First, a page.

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What is the longest flight time for a single pilot alone in an aircraft?

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    $\begingroup$ I found a number of relevant results by searching "longest solo flight" in Google. $\endgroup$ – Greg Hewgill Mar 30 '15 at 1:07
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    $\begingroup$ Relevant Meta discussion $\endgroup$ – raptortech97 Mar 30 '15 at 1:34
  • $\begingroup$ @greg me too (but only after relalizing i should use the word "solo") and I don't know which, if any, is correct. $\endgroup$ – Scary Spice Mar 30 '15 at 2:49
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    $\begingroup$ Glider pilots can go for aaaaaggges, are they within the scope of your question? $\endgroup$ – Ben Mar 30 '15 at 6:20
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    $\begingroup$ Aviation records can be researched at the Fédération Aéronautique Internationale (FAI) web site. $\endgroup$ – Porcupine911 Mar 30 '15 at 15:41
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What is the longest flight time for a single pilot alone in an aircraft?

13 days if a balloon counts as an aircraft.

Balloon

Steve Fossett set a record in 2002

In 2002, he became the first person to fly around the world alone, nonstop in any kind of aircraft. He launched the 10-story high balloon Spirit of Freedom from Northam, Western Australia on June 19, 2002 and returned to Australia on July 3, 2002, subsequently landing in Queensland. Duration and distance of this solo balloon flight was 13 days, 8 hours, 33 minutes (14 days 19 hours 50 minutes to landing), 20,626.48 statute miles (33,195.10 km).


Other types of aircraft

The following information was volunteered in comments by Scary Spice and Peter Kämpf.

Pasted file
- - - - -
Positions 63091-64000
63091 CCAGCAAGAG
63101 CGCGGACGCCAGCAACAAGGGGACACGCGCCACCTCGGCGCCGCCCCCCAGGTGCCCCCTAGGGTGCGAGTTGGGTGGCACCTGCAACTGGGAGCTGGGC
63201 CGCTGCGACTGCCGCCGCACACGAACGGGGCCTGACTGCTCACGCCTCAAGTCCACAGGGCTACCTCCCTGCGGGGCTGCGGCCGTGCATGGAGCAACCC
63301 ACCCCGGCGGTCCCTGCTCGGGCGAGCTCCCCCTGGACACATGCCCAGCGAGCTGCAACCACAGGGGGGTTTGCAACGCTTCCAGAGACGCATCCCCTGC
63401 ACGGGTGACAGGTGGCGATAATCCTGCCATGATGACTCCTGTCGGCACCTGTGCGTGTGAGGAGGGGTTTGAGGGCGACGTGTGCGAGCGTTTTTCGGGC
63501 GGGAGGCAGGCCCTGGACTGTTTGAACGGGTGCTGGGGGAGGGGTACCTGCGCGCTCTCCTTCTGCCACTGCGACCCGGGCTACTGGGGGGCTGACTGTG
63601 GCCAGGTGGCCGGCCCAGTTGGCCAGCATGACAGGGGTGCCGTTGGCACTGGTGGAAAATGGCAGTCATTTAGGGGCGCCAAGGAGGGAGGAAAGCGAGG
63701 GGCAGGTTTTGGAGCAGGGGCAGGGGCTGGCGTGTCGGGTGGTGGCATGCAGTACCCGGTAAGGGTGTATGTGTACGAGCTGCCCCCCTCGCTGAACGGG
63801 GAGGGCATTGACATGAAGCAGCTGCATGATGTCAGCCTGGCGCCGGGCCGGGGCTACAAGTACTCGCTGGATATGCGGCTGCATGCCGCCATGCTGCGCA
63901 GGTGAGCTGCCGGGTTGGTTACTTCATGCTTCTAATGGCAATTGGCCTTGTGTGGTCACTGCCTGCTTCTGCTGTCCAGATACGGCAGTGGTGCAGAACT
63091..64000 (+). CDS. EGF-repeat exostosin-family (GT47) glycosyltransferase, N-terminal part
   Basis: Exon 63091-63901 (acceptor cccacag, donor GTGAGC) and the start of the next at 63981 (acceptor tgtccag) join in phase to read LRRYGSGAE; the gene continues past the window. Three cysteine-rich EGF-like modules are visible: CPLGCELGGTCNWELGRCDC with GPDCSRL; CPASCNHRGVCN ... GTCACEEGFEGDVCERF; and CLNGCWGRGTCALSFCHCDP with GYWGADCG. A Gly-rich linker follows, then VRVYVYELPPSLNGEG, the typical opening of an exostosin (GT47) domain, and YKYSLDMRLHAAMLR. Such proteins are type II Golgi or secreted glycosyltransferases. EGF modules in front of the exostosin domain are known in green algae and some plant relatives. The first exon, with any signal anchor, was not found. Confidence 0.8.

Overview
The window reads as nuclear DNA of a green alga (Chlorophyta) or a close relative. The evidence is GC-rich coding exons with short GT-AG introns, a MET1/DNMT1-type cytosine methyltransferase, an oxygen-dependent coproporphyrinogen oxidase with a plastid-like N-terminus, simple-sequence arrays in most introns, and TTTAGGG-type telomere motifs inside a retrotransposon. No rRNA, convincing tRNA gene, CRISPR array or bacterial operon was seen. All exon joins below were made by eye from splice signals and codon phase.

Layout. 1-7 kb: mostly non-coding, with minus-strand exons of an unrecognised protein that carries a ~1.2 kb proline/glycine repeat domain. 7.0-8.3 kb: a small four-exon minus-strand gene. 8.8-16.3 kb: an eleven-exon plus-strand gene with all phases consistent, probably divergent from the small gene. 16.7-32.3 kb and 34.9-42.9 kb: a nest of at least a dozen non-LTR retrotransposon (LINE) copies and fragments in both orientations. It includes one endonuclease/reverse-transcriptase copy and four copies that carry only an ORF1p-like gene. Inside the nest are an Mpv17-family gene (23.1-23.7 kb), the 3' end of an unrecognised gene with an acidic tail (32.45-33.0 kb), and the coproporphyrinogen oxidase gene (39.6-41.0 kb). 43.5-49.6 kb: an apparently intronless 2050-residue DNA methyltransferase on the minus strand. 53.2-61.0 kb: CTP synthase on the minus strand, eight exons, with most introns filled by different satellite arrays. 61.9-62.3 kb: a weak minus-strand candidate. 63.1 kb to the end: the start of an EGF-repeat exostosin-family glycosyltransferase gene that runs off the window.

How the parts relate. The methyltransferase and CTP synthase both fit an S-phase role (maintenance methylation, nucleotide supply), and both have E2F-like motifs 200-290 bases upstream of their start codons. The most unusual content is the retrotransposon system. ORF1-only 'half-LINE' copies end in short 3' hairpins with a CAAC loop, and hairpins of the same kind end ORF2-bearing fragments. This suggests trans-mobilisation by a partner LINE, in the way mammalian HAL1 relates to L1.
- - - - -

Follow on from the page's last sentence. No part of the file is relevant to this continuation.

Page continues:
Glider

Charles Atger, stayed aloft for 56.25 hours, solo.

Powered airplane

Charles Lindbergh was all by himself for 33.5 hours.

Spacecraft

Ron Evans, Apollo 17 Command Module Pilot, was alone for 79 hours, 49 minutes.

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  • $\begingroup$ What was the "powered airplane" that was used to set the record? $\endgroup$ – Taher Elhouderi Mar 31 '15 at 21:39
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    $\begingroup$ Wasn't it the Spirit of St. Andrew? Or maybe St Peter... $\endgroup$ – Cullub May 9 '15 at 15:17
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The Fédération Aéronautique Internationale (FAI) does no longer accept new records for endurance flights of airplanes and gliders for safety reasons. They used to have such a category until at least the mid 1930s.

The longest powered, unrefueled, solo flight I was able to find is the circumnavigation of the Earth by Steve Fossett in the Virgin Atlantic GlobalFlyer. After taking of on February 8, 2006, at 12:22 UTC he flew for 76 hours and 45 minutes and travelled an official distance of 41,467 km.

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  • $\begingroup$ Wow! Do you know if he used AutoPilot? Seems that would make it a bit easier... $\endgroup$ – Cullub May 9 '15 at 15:21

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